Friday, 25 August 2017

REVIEW: Final Fantasy XV: Kingsglaive




Originally written on September 2nd 2016, never published

With the release of the highly anticipated JRPG Final Fantasy XV in the next couple of months, it comes as no surprise that Square Enix are doing as much as they can to get their audience excited.
Back in March, Square Enix revealed that a feature animated film called Final Fantasy XV: Kingsglaive (or Kingsglaive for short) had been made, starring lead actors such as Lena Headey and Sean Bean from Game of Thrones and Aaron Paul from Breaking Bad.

Set in the world of Eos, Kingsglaive details events that happen right before Final Fantasy XV, giving viewers a glimpse into the relationship between the game’s protagonist Noctis (Aaron Paul) and his father King Regis (Sean Bean), ruler of Lucis.

The scene is immediately set in its opening with Lady Lunafreya of Tenebrae (Lena Headey) providing a harrowing speech about the history of the ongoing feud between two opposing territories; Lucis and Nifelheim.

Nifelheim are an advanced, technologically superior empire to Lucis who have no qualms about taking over as many kingdoms in Eos as they can and with Lucis being their next target, things are looking bleak.

King Regis forms a royal garrison of extremely powerful soldiers called the Kingsglaive to help protect Lucis against the clutches of Nifelheim. These soldiers are magically endowed and are the best of the best, risking their lives to protect their kingdom. Nyx Ulric of the Kingsglaive is the main hero of the movie, proving time and time again just how dedicated he is to his kingdom.

After over ten years of endless war, Nifelheim’s imperial chancellor Ardyn Izunia arrives in the royal capital of Insomnia with the offer of an armistice. But there’s a catch: Regis must sign over all territories of Lucis except the royal capital to Nifelheim and his son Noctis must wed Lady Lunafreya. After a mass debate, Regis accepts. But all is not what it seems…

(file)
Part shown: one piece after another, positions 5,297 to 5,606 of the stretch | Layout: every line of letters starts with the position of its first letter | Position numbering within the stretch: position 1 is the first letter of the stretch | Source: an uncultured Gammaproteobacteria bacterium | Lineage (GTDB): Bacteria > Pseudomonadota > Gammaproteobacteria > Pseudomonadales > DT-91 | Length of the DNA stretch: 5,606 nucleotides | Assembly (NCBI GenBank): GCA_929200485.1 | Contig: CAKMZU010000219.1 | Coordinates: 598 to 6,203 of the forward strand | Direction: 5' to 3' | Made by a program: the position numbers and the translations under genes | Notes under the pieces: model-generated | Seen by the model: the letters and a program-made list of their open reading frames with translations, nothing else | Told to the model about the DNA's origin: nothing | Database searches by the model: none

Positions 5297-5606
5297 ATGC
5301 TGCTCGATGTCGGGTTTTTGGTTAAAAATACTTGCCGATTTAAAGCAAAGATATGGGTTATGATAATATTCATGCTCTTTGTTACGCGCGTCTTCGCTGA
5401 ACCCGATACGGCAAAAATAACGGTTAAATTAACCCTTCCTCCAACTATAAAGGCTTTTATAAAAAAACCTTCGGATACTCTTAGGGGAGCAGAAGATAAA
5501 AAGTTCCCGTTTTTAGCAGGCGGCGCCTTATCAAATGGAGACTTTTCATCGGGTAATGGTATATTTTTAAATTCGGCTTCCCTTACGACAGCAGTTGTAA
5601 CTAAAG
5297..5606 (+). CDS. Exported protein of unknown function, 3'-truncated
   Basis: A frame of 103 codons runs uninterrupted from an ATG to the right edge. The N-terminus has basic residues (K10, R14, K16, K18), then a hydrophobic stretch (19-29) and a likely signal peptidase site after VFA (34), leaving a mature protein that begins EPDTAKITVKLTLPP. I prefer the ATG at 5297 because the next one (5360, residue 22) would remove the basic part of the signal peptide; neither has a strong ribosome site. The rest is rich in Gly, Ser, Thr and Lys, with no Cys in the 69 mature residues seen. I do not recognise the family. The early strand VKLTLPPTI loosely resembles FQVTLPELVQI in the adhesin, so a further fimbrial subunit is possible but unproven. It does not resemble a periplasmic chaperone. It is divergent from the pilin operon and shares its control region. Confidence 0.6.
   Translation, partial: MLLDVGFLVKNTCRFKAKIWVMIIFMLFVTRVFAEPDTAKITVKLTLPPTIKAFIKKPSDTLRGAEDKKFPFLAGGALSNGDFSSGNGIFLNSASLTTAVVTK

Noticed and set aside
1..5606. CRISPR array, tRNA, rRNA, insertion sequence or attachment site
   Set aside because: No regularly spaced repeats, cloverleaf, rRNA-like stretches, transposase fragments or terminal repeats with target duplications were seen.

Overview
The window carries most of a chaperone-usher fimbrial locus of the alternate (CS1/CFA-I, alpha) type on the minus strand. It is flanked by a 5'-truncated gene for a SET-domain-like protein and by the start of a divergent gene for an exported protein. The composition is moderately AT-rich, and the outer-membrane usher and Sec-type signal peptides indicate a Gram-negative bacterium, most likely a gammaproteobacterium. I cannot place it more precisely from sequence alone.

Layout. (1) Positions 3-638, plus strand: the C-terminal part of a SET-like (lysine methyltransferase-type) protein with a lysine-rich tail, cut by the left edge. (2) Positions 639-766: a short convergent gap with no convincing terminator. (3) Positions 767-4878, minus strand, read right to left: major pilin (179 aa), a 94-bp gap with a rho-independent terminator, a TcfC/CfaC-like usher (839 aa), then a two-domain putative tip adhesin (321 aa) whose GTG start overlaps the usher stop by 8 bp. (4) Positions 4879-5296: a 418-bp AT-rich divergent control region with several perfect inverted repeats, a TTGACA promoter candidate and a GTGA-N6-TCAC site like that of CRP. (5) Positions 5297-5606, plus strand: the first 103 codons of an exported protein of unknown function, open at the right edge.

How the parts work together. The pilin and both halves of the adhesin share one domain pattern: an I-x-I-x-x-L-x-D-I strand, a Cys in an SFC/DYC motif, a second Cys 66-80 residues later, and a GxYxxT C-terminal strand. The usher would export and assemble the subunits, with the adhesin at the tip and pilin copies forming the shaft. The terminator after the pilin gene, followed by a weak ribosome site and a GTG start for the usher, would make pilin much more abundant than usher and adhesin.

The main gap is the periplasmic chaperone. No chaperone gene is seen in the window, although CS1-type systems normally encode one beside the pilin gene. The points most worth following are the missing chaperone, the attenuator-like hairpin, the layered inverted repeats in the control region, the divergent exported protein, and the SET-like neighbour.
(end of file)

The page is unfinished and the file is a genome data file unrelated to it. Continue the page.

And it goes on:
Graphically, the film is undoubtedly gorgeous. The CGI imagery is outstanding, with some parts of it looking incredibly “uncanny valley”. During some sections, it’s even possible to forget that you’re actually watching an animated film – it’s THAT detailed. Even the settings and backgrounds are polished to the highest detail. Animation can be a tad iffy sometimes, with lip syncing appearing clunky and ever-so-slightly delayed but for the most part, it’s stellar.

Even the monsters are incredibly detailed – not just in appearance but in their actions too – making the fast-paced action and combat scenes even more fun to watch; nothing beats a movie where huge demons fire hundreds of projectiles from their mouths.

There is no way you could watch Kingsglaive and not feel like you’re watching a Final Fantasy movie (looking at you, Spirits Within). Everything you could possibly associate with a Final Fantasy film is thrown at you – from massive, all-out battles and terrifying, grotesque enemies to flashy magic moves and beautiful landscapes, it has it all.

The worst thing about the movie is by far the final battle, which goes on for what feels like an eternity and is especially repetitive. But aside that, everything else seems to fall into place perfectly and was an absolute pleasure to sink time into watching.

If you’re a Final Fantasy fan and you’re interested in learning some backstory when it comes to playing Final Fantasy XV, Kingsglaive is a must. Of course, you don’t have to watch it before you play but it definitely helps.


Final Fantasy XV: Kingsglaive releases directly onto Blu-Ray on September 30th.

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